terrain May/June 2021
If there's one event that establishes the Midwest as a gravel riding mecca (see page 16), it's this one. The six-distance Unbound Gravel, formerly known as Dirty Kanza, draws up to 4,000 athletes in a normal year (limited to 2,500 this year) and as many as 12,000 spectators at the finish line. Marketing Manager Kristin Mohn has experienced the rush of the race from both sides of the barrier fencing. In 2018, she was the 10th female finisher in the 200-mile field; this after breaking down just 13 miles from the finish in 2011. "I was the only person on the [Unbound Gravel] team who hadn't finished the race," Mohn said. "I trained my butt off to make sure I didn't waste the opportunity. Both race experiences were phenomenal, but coming down the finish line chute was definitely rad. Not many athletes get the chance to pull into a finish line like that." Bring your climbing legs if you plan to attempt the event, says Mohn, or expect to be humbled. "There's not a lot of big climbs, but we like to say it's death by a thousand paper cuts. The hills just keep coming at you," she said. "With people coming from mountainous states, they think this will be no big deal, but thousands of feet of elevation change that never stops is not the same at one big climb and then one big downhill." Another important consideration? Flat tires are a big reality. "You're riding in the Flint Hills, on flint rocks. Literally, it's the same material that Native Americans used to make arrowheads with, and they're notorious for slicing tires open," said Mohn. The remoteness and roughness of the course, as well as the temperamental Midwest weather - especially high wind and heat - can also factor into your day, she adds. Unbound Gravel starts on Thursday with the All Things Gravel Expo, an open-air, market-style expo with more than 150 exhibitors from around the globe. On Friday, the first race kicks off with a 350-mile, completely self-supported and navigated event. The 200-, 100-, 50-, 25-, and Junior races all begin on Saturday. The final element in Unbound Gravel's enormous success? "Our support from the city is so strong, they're right there by our side helping pull it off, and we see that through the outlying towns as well. Kids go with their parents to checkpoint towns, and these have been taken over by families that come back to see each other year after year," said Mohn. "The community just brings it."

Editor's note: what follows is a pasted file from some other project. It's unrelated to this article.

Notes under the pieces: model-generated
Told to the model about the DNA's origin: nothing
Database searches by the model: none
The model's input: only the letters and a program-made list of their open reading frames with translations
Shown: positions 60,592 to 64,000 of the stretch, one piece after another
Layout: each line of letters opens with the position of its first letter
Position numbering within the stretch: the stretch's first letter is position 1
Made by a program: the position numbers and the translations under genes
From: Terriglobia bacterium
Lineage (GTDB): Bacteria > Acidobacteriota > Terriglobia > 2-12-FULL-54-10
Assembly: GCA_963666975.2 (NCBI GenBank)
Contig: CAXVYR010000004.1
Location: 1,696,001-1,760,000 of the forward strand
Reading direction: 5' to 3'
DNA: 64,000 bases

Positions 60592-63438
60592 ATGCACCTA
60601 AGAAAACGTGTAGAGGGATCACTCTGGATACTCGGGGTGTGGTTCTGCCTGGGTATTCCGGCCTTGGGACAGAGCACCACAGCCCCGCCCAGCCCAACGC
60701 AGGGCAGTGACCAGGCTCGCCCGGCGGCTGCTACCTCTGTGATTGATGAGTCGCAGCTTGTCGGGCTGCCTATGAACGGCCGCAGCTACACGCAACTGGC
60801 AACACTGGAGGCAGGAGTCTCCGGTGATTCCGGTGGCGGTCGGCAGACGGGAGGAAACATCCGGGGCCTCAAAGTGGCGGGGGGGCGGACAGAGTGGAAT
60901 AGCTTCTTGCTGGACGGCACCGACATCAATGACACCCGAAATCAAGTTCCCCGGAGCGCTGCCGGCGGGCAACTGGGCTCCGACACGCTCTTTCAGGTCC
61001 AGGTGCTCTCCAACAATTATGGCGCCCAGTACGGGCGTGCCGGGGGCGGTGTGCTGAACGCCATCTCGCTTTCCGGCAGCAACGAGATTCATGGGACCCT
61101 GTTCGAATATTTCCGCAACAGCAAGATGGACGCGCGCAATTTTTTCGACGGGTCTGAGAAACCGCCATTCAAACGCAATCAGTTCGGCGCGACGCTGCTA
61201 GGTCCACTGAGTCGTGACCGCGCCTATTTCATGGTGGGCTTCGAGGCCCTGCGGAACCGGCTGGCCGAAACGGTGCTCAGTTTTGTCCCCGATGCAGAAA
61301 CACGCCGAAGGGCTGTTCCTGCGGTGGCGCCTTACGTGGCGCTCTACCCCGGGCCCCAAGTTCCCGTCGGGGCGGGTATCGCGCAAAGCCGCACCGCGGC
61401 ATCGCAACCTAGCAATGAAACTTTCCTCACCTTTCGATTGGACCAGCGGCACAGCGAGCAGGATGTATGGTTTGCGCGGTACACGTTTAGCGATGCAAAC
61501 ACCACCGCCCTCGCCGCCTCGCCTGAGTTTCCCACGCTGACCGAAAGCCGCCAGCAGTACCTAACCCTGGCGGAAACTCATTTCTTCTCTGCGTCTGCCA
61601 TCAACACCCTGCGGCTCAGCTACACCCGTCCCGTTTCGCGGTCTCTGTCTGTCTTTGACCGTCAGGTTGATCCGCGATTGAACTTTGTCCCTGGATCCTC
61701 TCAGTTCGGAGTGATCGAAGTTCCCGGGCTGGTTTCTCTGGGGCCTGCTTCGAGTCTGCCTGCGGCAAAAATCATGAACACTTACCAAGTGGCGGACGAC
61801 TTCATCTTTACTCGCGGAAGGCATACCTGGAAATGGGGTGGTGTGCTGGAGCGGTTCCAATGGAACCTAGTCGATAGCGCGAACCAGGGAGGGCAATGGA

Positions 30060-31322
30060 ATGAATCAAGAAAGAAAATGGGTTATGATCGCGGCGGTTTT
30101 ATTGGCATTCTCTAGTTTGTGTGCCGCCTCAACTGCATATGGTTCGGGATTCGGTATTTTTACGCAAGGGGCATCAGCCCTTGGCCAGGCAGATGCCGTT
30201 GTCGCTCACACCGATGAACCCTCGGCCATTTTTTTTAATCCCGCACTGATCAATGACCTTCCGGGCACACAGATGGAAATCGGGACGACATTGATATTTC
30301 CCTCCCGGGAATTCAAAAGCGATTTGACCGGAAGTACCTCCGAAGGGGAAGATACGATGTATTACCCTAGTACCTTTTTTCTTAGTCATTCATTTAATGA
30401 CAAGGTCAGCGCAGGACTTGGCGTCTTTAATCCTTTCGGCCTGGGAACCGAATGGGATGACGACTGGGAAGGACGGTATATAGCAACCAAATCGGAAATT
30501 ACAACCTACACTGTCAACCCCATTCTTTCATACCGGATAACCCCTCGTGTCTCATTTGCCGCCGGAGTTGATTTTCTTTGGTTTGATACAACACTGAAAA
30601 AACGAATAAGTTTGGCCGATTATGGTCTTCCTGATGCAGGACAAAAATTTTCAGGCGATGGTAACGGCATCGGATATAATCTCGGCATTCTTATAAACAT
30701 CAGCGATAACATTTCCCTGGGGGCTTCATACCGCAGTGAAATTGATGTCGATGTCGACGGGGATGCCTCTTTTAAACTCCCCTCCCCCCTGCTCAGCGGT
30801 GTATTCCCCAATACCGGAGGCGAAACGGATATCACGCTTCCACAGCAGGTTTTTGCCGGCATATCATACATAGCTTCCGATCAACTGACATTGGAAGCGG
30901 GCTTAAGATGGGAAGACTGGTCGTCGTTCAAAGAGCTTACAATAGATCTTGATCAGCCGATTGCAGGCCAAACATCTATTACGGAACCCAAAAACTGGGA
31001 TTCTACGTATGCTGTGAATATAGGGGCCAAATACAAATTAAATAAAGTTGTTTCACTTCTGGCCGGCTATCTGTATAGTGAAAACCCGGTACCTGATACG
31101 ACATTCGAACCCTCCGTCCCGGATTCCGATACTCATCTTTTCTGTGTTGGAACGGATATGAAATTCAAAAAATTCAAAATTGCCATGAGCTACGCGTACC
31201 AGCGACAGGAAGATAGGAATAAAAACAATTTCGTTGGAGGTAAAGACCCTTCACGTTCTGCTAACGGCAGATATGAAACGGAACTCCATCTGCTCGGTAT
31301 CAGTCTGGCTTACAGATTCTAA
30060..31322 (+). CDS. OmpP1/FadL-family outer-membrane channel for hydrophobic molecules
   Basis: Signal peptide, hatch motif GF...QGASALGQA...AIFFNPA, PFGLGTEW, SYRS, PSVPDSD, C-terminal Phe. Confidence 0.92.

Emporia, Kan. June 3-6, 2021
Photos courtesy of Unbound Gravel.Previous Page